To begin with, I tried to make some research on the political organizations that are dominated by my ethnic background as well as some independent writers who politically engage in the issues that matters to our nation. Interestingly enough my friend’s observations were correct on two accounts (1) talk of political platitudes (2) triggering emotions by attacks. Let us start and listen to the common political rhetoric’s as depicted in the EPDP’s arguments:

(a)     “b’hizbawi kewam – et’mahder democrasiawit Eritra n’mhnatz.” Meaning to establish a democratic Eritrea that will be administered by people’s constitution. Remember, this is in response of EPDP and many individual writers to the grievances of our minorities.

This is a rhetorical political platitude since there is no detailed explanation of what kind “people’s constitution” will bring and address the grievances of our minorities, and what kind of democratic Eritrea will respond to the demands of our minorities for equitable power and fair economic distribution.  In reality, this is what is knowan as “the devil is in the detail” wrapped by political platitudes that no one can extract its essence and content to get  a political vision from it. The driving power of our social consciousness know exactly the limits of EPDP in addressing the grievances of our social group as we will see in this quote:

(b) “እዚ ማለትና ብሃይማኖት፡ ብሄር፡ ኣውራጃ ወዘተ ናይ ምውዳብ መሰል ብወገና እንኽብሮ ጉዳይ ምዃኑ ብምፍላጥ እውን ምስ ከምኡ ዝኽተላ ውዳባት በቲ ዘራኽበና ክንሰርሕ ፈቲና ኢና” Though we respect the right to organize along religious, ethnic, and regional  (province) lines, then what?

Do they mean that progress on a collective level no longer seems to be a realistic goal and that they want to distant themselves from the organizations that are organized to address the grievances of their ethnic group or religious group? If EPDP respect the right to organize along religious, ethnic, or regional basis and at the same time opted to distance themselves from the agents of our diversity, what will the social base of their struggle be? The answer is so clear that anyone can respond to it without a blink. In any case all their efforts are a meaningless obstruction for a nation already wounded by politics of hegemony and politics of conflicted diversity. Isn’t it directly aimed to prevent the grievances of our minorities from being addressed? Yes, but it is a futile exercise in their part to create a political dipole that is known in physics as “polarization magnetic field” moving to opposite ends. EPDP can’t walk or travel on a branched road at the same time. They have either to embrace them or disown them. We don’t need guessing on political platitudes. Again let us listen to the following platitudes:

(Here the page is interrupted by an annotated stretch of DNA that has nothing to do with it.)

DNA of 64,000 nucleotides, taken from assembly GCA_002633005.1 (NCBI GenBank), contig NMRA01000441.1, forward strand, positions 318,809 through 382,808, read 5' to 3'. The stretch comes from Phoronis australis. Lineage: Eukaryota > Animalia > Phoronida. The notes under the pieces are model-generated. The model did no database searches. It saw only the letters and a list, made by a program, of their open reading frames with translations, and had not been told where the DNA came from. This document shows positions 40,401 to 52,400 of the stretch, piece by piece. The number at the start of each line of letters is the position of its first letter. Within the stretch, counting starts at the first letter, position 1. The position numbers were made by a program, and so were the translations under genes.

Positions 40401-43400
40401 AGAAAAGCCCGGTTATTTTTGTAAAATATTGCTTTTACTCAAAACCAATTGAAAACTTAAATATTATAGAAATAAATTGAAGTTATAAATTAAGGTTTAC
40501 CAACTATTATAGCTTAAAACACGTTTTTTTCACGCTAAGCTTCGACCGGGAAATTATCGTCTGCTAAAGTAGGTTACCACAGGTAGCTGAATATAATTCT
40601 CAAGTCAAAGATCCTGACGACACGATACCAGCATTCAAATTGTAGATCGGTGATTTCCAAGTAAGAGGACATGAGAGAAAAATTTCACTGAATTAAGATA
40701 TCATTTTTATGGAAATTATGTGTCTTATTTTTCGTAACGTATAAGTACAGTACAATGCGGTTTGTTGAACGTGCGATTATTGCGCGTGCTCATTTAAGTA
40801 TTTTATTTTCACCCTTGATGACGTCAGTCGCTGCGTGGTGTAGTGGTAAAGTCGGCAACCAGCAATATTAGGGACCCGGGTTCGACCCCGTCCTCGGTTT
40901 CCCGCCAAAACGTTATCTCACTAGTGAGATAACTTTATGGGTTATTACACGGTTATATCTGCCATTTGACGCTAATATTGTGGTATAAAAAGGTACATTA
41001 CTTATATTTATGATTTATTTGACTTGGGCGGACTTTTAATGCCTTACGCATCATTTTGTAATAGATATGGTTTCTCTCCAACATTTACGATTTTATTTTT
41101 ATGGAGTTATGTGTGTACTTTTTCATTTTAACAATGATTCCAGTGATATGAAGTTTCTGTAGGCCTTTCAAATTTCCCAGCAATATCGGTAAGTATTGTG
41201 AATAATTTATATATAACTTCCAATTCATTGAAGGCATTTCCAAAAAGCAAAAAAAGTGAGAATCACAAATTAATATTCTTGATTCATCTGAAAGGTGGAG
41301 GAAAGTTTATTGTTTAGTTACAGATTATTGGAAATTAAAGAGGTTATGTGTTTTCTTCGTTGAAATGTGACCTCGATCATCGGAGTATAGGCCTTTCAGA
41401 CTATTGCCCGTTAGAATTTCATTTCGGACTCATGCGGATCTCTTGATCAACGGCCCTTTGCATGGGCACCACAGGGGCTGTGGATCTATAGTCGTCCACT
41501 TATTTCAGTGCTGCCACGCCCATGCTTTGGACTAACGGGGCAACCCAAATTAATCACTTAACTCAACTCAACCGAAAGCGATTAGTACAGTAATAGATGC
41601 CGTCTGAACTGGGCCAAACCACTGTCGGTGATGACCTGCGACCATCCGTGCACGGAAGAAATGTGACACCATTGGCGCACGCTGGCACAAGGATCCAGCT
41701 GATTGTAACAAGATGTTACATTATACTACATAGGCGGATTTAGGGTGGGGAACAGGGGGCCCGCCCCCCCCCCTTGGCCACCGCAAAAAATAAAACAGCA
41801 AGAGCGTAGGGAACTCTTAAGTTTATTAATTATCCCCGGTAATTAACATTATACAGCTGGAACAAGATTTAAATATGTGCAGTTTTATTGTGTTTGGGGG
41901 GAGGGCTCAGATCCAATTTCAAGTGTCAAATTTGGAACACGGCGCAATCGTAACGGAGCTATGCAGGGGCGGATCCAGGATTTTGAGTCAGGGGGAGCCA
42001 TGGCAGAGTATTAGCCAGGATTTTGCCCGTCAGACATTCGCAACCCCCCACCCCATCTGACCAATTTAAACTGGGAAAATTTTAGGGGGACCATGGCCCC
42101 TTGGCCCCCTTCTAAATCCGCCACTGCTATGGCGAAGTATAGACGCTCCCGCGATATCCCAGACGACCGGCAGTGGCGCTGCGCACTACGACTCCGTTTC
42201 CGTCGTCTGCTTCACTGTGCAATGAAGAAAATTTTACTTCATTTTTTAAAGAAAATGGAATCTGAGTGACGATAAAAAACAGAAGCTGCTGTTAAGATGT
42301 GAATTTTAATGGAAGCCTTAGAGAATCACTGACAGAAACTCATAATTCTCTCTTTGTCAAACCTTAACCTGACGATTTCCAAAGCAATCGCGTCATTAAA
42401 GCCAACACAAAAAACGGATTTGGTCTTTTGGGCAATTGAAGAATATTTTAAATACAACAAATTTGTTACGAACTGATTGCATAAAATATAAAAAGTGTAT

(c) “ከም’ቲ ህግደፍ ንህዝብና “ማሕበራዊ ፍትሒ” እንዳበለ ንህዝብና ዘታልሎ ዘይኮነ እምነ-መሰረት ናይ ዲሞክራሲ ውልቀ-ሰብኣዊ ነጻነትን ሓርነትን ደሞክራስያዊ መሰል ናይ ዜጋ ምኽባር ይኸውን። እዚ መሰላት እዚ ንኩሉ ባህላውን፡ ሃይማኖታውን፡ ቀቢላውን፡ ቦታውን ብሄራውን መሰላት ናይ’ቲ ውልቀ-ሰብ እውን ዘጠቓልል እዩ”።

Paraphrase, “This is not like the deception of PFDJ of “social justice,” it will be the respect for the basic democratic rights of an individual freedom and liberty. These rights include culture, religion, ethnic, and regional rights of the individual.” Well said. But here is the crux of the matter. As I have indicated in my previous argument,  individuals are sub-sets of their family, a subset of their religious communities, and a subset of their ethnic group. If these individuals have the aforementioned basic rights, don’t they have the rights to organize in any shape or form to fight for their rights? If it is so, what did our minorities do except  organize and teach their own social groups how to fight for their basic rights? What kind of politics it is that the EPDP follows?  Their argument is that one could fight for his individual right but not for the right of his social group—which by the way is a parallel argument with that of Mogos. We will respect the components of the groups but not for the groups as a whole. “Ye Areza neger medakemia yebla Adey Mulu.” It is really tiresome to put the politics of EPDP in a prospective.

In conclusion, this is my advice to the minorities: Except those few who are decent enough to feel your grievances, and who could try to make a difference by fighting along your side, you are on your own. The so called “majority rule and minority rights” advocated by the majority is simply a cliché of political platitudes that could only allow controlled rights that slowly chip away all you rights. The strategy is to coax the effort and energy of all minorities that strives to find a momentum, to limit the power of majority, to dispute their moral authority, and to resist forces that are detrimental to your equality and liberty. If they try to trigger your emotions, don’t give them a room for manipulation, instead challenge them intelligently with philosophical and ideological merits. On my article of December 6, 2010 (coaxing variables), I just called for that. No rights are gained without a fight and no equality without a political struggle.